“Consider again the anatomy of the carnivore and the omnivore, including an enormous mouth opening, a jaw joint that operates as a hinge, dagger-like teeth, and sharp claws. Each of these traits enables the lion or bear to use her body to kill prey. Herbivorous animals, by contrast, have fleshy lips, a small mouth opening, a thick and muscular tongue, and a far less stable, mobile jaw joint that facilitates chewing, crushing, and grinding. Herbivores also generally lack sharp claws. These qualities are well-adapted to the eating of plants, which provide nutrients when their cell walls are broken, a process that requires crushing food with side-to-side motion rather than simply swallowing it in large chunks the way that a carnivore or omnivore swallows flesh.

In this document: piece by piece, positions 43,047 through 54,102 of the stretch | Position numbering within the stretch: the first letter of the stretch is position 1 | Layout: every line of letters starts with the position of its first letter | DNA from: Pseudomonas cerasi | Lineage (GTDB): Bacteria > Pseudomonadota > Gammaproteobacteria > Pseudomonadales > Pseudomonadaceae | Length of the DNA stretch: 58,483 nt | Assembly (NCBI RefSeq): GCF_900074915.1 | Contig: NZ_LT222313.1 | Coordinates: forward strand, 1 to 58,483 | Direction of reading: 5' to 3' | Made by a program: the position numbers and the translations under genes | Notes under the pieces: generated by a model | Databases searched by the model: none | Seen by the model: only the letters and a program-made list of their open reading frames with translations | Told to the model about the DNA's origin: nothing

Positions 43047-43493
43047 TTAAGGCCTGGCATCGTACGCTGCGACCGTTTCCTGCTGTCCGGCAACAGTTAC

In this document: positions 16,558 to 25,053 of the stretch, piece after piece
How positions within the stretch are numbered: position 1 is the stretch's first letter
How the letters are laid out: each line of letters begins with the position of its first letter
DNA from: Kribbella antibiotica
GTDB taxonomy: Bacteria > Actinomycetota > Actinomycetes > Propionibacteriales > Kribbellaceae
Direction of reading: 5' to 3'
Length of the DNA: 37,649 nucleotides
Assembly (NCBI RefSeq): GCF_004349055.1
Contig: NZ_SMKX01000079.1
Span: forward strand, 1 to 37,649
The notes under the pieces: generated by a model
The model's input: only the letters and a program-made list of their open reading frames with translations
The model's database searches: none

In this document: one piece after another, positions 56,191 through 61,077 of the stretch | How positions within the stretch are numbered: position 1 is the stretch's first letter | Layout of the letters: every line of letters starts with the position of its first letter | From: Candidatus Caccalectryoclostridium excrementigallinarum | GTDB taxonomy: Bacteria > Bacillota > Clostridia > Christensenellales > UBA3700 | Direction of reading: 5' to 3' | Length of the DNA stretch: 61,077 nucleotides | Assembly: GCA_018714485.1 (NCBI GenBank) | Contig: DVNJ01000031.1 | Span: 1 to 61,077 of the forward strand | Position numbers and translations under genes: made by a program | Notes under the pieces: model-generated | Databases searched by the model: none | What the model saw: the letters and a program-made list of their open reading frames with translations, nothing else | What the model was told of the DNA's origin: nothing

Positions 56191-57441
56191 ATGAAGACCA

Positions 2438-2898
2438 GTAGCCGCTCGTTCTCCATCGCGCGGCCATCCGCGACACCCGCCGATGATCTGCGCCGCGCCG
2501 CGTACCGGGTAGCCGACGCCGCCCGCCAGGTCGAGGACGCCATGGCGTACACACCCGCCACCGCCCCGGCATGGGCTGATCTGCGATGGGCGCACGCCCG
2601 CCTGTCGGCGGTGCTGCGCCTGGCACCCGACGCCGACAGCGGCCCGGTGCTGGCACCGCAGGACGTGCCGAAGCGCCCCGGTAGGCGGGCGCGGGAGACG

Herbivores have digestive systems in which the stomach is not nearly as spacious as the carnivore’s or omnivore’s, a feature that is suitable for the more regular eating of smaller portions permitted with a diet of plants (which stay in place and are therefore much easier to chase down), rather than the sporadic gorging of a predator on his prey. The herbivore’s stomach also has a higher pH (which means that it is less acidic) than the carnivore’s or omnivore’s, perhaps in part because plants ordinarily do not carry the dangerous bacteria associated with rotting flesh.